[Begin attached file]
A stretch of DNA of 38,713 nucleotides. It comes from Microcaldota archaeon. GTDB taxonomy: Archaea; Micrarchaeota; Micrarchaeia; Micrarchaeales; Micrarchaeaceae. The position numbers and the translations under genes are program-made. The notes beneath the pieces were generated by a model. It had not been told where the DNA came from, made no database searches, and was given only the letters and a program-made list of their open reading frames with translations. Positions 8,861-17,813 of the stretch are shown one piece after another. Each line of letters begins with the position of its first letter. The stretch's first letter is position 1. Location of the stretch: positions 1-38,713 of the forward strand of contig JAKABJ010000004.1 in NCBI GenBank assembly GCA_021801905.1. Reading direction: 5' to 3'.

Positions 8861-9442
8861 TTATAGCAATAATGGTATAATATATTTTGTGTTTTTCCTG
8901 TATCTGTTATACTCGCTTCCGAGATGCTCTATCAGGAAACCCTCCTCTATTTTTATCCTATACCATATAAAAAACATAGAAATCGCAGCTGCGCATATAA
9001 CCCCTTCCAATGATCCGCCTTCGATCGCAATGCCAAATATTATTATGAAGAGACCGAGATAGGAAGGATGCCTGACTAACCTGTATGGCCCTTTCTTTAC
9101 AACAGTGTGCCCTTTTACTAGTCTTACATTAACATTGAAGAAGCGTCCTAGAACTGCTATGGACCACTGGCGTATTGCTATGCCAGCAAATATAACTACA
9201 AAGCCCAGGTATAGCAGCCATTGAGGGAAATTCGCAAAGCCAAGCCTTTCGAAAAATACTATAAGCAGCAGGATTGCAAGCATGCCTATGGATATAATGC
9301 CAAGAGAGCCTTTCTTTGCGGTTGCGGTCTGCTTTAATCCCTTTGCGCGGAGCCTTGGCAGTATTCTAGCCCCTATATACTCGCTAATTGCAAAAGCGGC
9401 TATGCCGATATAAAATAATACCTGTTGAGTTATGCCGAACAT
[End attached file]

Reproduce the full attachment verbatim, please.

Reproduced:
A stretch of DNA of 38,713 nucleotides. It comes from Microcaldota archaeon. GTDB taxonomy: Archaea; Micrarchaeota; Micrarchaeia; Micrarchaeales; Micrarchaeaceae. The position numbers and the translations under genes are program-made. The notes beneath the pieces were generated by a model. It had not been told where the DNA came from, made no database searches, and was given only the letters and a program-made list of their open reading frames with translations. Positions 8,861-17,813 of the stretch are shown one piece after another. Each line of letters begins with the position of its first letter. The stretch's first letter is position 1. Location of the stretch: positions 1-38,713 of the forward strand of contig JAKABJ010000004.1 in NCBI GenBank assembly GCA_021801905.1. Reading direction: 5' to 3'.

Positions 8861-9442
8861 TTATAGCAATAATGGTATAATATATTTTGTGTTTTTCCTG
8901 TATCTGTTATACTCGCTTCCGAGATGCTCTATCAGGAAACCCTCCTCTATTTTTATCCTATACCATATAAAAAACATAGAAATCGCAGCTGCGCATATAA
9001 CCCCTTCCAATGATCCGCCTTCGATCGCAATGCCAAATATTATTATGAAGAGACCGAGATAGGAAGGATGCCTGACTAACCTGTATGGCCCTTTCTTTAC
9101 AACAGTGTGCCCTTTTACTAGTCTTACATTAACATTGAAGAAGCGTCCTAGAACTGCTATGGACCACTGGCGTATTGCTATGCCAGCAAATATAACTACA
9201 AAGCCCAGGTATAGCAGCCATTGAGGGAAATTCGCAAAGCCAAGCCTTTCGAAAAATACTATAAGCAGCAGGATTGCAAGCATGCCTATGGATATAATGC
9301 CAAGAGAGCCTTTCTTTGCGGTTGCGGTCTGCTTTAATCCCTTTGCGCGGAGCCTTGGCAGTATTCTAGCCCCTATATACTCGCTAATTGCAAAAGCGGC
9401 TATGCCGATATAAAATAATACCTGTTGAGTTATGCCGAACAT